Rhodococcus (formally Corynebacteriumequi is a gram-positive rod that may be partially acid fast. Primarily an animal pathogen, it has become recognized as a human pathogen that causes respiratory disease and sepsis in immunocompromised hosts. The organism may cause a necrotizing pneumonia associated with bacteremia that can resemble Mycobacterium tuberculosis or Nocardia species infection. These bacteria are resistant to β-lactam antibiotics and often require prolonged treatment with vancomycin.

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Nocardia species are weakly acid fast. In immunocompromised patients, including those with chronic granulomatous disease and those receiving long-term corticosteroid treatment, chronic pneumonia may be seen. Pulmonary disease with dissemination to skin and brain is frequently encountered. Nocardia pneumonia often appears as a consolidation process resembling mycobacterial disease. Long-term treatment with trimethoprim-sulfamethoxazole is usually needed.

Listeria monocytogenes affects neonates and immunocompromised patients. Neonates have early-onset and late-onset syndromes similar to group B streptococcal infection. Listeria is an aerobic, non-spore-forming, motile gram-positive rod that is usually easily identified by the laboratory once the initial morphology of gram-positive rod is confirmed. Antibiotic therapy includes the combination treatment of ampicillin and gentamicin.

Bacillus species are non-acid-fast gram-positive rods. The major member of this species in terms of past and present historical importance remains Bacillus anthracis. Anthrax is caused when spores are inhaled, digested, or come in close contact with body surfaces. Skin infections begin as painless lesions around which vesicles develop. The vesicles then progress to an eschar and are often accompanied by marked edema. Inhalation anthrax begins with flulike illness which progresses to respiratory failure, sepsis, and meningitis. Although anthrax remains rare, it should be considered in the proper epidemiologic and clinical contexts.

The other major Bacillus species is Bacillus cereus, an endotoxin-producing spore. This organism can cause endophthalmitis and neonatal sepsis. A gram-positive rod isolated from a septic neonate, even if the lab indicates it is not Listeria species, should not automatically be considered a contaminant. B. cereus is resistant to β-lactam antibiotics and requires vancomycin for treatment.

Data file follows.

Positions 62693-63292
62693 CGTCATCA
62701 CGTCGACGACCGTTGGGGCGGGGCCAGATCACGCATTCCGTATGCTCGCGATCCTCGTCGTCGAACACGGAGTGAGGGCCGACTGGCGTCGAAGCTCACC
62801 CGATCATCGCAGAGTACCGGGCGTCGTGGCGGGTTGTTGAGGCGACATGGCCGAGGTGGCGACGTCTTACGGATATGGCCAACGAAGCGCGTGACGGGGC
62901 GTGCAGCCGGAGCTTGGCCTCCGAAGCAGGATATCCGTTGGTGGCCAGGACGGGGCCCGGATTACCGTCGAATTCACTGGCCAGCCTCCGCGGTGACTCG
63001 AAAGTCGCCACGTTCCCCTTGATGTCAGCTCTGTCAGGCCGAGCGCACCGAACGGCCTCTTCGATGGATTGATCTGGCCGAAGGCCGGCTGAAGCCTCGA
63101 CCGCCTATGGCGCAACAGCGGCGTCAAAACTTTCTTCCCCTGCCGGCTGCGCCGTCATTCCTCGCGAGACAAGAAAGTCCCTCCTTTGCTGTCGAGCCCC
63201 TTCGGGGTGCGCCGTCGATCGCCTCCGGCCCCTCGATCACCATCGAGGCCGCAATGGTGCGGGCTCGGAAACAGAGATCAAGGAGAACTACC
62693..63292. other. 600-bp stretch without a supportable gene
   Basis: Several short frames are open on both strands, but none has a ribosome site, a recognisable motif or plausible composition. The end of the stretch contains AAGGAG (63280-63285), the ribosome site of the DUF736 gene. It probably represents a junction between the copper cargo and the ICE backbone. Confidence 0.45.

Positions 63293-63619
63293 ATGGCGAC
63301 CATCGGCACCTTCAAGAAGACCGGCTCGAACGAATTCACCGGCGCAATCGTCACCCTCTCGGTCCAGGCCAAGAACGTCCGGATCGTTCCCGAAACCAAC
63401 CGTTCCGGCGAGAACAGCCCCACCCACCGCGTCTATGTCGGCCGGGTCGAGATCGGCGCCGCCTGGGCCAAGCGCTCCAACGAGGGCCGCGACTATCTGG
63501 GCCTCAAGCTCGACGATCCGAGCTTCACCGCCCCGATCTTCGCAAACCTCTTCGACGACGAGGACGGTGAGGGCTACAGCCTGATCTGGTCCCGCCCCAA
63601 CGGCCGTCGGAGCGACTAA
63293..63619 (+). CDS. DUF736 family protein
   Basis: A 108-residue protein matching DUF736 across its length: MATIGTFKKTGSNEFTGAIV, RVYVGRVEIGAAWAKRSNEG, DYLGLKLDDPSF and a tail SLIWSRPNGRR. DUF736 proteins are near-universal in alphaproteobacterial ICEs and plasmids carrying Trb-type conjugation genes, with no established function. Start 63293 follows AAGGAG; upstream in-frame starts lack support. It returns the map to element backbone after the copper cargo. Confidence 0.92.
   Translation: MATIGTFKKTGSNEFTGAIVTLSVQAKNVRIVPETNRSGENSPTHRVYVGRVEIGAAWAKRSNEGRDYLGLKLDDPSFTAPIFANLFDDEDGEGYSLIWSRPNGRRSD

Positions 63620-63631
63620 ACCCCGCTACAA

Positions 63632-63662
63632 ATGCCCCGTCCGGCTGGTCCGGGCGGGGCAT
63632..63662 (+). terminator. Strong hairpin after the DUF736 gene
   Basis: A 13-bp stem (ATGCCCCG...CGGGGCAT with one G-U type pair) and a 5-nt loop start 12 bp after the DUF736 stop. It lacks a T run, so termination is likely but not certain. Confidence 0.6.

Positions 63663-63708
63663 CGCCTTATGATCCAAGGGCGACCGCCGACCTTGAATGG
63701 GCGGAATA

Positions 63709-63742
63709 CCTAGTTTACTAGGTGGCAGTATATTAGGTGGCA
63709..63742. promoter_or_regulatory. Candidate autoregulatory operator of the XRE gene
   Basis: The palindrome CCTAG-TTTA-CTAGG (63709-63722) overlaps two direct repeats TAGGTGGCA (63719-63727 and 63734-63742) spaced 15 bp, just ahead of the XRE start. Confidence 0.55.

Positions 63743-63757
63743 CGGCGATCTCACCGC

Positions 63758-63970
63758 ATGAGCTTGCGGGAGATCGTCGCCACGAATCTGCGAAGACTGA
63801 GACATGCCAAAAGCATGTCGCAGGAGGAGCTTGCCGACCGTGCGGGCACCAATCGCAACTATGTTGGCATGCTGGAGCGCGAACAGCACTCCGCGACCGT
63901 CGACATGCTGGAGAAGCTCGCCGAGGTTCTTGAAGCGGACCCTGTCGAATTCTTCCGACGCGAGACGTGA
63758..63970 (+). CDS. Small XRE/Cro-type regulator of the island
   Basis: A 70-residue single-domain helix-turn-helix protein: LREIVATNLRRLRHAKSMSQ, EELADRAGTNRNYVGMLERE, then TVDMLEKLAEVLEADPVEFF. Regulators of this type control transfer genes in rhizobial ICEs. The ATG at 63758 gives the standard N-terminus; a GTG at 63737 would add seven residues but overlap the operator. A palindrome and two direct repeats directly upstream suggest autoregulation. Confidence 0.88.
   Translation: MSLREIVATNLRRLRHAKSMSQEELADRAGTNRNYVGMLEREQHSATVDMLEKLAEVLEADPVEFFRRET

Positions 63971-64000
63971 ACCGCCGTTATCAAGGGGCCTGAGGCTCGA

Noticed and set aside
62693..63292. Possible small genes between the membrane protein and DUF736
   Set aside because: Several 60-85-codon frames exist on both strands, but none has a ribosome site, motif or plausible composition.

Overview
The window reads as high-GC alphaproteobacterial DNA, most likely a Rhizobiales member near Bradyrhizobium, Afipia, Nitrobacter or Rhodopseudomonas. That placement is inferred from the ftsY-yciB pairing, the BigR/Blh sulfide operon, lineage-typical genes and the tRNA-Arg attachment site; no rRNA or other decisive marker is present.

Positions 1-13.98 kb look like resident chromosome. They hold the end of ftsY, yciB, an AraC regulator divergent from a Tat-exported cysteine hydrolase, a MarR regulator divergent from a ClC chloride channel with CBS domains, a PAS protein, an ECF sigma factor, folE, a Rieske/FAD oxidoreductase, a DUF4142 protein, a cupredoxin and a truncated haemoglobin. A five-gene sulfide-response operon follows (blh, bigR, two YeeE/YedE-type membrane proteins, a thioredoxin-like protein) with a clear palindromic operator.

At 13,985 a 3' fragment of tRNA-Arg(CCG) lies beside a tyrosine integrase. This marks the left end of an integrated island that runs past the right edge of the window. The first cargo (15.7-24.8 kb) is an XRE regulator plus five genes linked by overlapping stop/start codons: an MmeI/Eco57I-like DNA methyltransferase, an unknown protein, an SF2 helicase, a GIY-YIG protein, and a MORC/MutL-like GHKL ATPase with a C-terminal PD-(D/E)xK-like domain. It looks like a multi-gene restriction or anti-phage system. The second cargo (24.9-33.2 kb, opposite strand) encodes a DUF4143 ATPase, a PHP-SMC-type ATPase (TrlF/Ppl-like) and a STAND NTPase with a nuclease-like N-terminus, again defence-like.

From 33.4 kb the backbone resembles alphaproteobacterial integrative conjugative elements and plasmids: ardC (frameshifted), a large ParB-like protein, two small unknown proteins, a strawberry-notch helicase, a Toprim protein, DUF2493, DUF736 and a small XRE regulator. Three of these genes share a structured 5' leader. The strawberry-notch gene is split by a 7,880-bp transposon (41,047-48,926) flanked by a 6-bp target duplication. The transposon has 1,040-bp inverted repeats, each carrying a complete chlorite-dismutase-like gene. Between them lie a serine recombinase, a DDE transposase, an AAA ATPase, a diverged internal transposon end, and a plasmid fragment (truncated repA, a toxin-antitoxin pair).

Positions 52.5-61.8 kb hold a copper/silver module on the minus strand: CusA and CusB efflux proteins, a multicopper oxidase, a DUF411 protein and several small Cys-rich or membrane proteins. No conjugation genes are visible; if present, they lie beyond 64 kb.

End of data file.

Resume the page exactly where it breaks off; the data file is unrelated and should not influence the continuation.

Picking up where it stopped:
Corynebacterium species are commonly referred to as diphtheroids and are nonmotile, non-acid-fast organisms that are the most common gram-positive rod species isolated in blood cultures. Corynebacteria are common in the environment and are part of the normal skin flora. Although frequently the cause of contamination in blood cultures, their isolation can also signify the presence of true invasive disease.Corynebacterium diphtheriae, the cause of diphtheria, is rare in developed countries. Corynebacterium jeikeium, previously known asCorynebacterium group JK, is an opportunistic pathogen increasingly seen in hematology and oncology patients. Corynebacterium striatum is reported as a cause of serious infection in the immunocompromised host. Patients with leukopenia and indwelling catheters are also particularly susceptible. C. jeikeium is resistant to most antibiotics and requires vancomycin for treatment. Specific identification of an organism labeled diphtheroid or corynebacteria should be strongly considered if the patient is immunosuppressed or seriously ill.

Clostridium species are anaerobic bacilli that reside in the GI tract and the environment. These bacteria usually require anaerobic media to grow. These organisms often secrete toxins that are involved in the pathogenesis of the disease process.

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These include Clostridium perfringens (gas gangrene), Clostridium botulinum (associated with paralysis), Clostridium difficile (antibiotic-associated diarrhea), and Clostridium tetani (tetanus).

Gram-negative Rods

It is helpful to divide the gram-negative rods into two basic groups: those that are community acquired and those causing nosocomial infections.

The community-acquired gram-negative rods include the following:

  • Escherichia coli